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Scrubbers payback to lengthen on narrowing high-low sulphur fuel spread

A global collapse of marine fuel prices has significantly narrowed the price gap between very low sulphur fuel oil (VLSFO) and high sulphur fuel oil (HSFO), putting into question the economics of scrubbers.

Reacting to the drop in crude oil prices, bunker prices have declined sharply over the weekend. Singapore, the world’s largest bunkering port, saw price indications of VLSFO at $347 per metric tonne (pmt) on Tuesday, while the 3.5% high sulphur 380 cst grade price was at $227.50 pmt, putting the price spread at $119.50, according to Ship & Bunker data.

The price spread has been narrowing compared to $139 at the start of this month and $367.50 at the start of this year on 1 January 2020.

“The lower price spread for VLSFO means that ship operators will take a longer time to recover the investment cost of scrubbers and it also reduces the charter rate premium for scrubber-fitted ships,” commented container shipping analyst Alphaliner.

With the rapid spread of the coronavirus and restrictions on travel and transport on a global scale, oil demand is expected to contract in 2020 for the first time since the 2009 financial crisis, according to the International Energy Agency (IEA), pointing to anticipated low crude and bunker prices.

“Oil demand growth could contract, or be broadly flat in 2020. This largely reflects the impact from the coronavirus on travel and transport fuel demand,” S&P Global Ratings said. “This is certainly the case with China, which had been a key source of anticipated demand growth, but also globally.”

Since the implementation of IMO 2020, operators see two main options to comply with the global regulation: switch to burning compliant 0.5% sulphur content fuel or continue using HSFO with scrubbers installed to bring down the sulphur content of the fuel.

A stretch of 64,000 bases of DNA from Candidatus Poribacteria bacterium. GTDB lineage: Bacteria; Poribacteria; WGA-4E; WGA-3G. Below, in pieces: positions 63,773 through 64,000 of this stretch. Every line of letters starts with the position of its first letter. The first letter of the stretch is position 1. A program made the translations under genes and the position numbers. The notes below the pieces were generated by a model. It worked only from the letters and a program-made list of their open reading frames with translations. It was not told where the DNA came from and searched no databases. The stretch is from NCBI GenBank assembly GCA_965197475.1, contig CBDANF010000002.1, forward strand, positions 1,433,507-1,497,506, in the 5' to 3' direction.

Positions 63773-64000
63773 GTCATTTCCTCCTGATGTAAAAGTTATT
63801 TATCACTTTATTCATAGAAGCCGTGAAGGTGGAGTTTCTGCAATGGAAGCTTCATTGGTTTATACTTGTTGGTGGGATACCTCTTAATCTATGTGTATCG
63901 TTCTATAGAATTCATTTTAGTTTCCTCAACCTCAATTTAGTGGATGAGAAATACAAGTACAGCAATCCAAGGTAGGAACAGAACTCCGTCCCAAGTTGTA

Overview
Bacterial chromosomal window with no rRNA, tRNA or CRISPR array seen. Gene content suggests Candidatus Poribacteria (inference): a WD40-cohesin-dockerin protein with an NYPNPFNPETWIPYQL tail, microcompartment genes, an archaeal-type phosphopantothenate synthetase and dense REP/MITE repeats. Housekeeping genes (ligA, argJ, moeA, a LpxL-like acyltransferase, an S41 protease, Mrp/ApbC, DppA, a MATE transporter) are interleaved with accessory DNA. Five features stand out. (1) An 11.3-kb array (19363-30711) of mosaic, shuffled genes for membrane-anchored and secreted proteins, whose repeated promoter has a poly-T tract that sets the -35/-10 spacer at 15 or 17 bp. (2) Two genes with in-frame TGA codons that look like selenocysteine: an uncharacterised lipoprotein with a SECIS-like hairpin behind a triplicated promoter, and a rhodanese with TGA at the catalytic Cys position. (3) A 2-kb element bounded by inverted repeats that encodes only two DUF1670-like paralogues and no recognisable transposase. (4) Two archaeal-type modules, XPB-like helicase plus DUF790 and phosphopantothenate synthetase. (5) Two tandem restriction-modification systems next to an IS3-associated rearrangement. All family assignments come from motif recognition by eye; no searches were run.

Operators who have chosen to install scrubbers on their ships are betting on a wide price spread between VLSFO and HSFO in order to shorten the payback time of scrubber cost, which can be a million dollars or more per ship.

Robert Hvide Macleod, chief executive of Frontline Management, had reportedly said in December 2019 that scrubbers costing the company between $2-4m per ship would need a payback on the investment over nine to 18 months. That was based on price difference of about $285 between HSFO and VLSFO.

Adrian Tolson, director at BLUE Insight, noted that scrubbers are still considered a viable option now despite the narrower spread. Retrofitting a scrubber on a 18,000-teu containership, for instance, had a payback of 1.5 years based on January price spread, and at today’s prices it could be 2.5 years, Tolson said, adding that there is still commercial sense especially for large-sized ships.

Apart from the issue of price spreads, the use of scrubbers has also been surrounded by some doubts in particular over the use of open-loop scrubbers as some countries and regions have banned the discharge of wash water in territorial waters from the open-loop system.

In addition, the coronavirus has disrupted normal operations at Chinese shipyards, leading to lengthier time needed to complete the retrofitting of scrubbers on the vessels.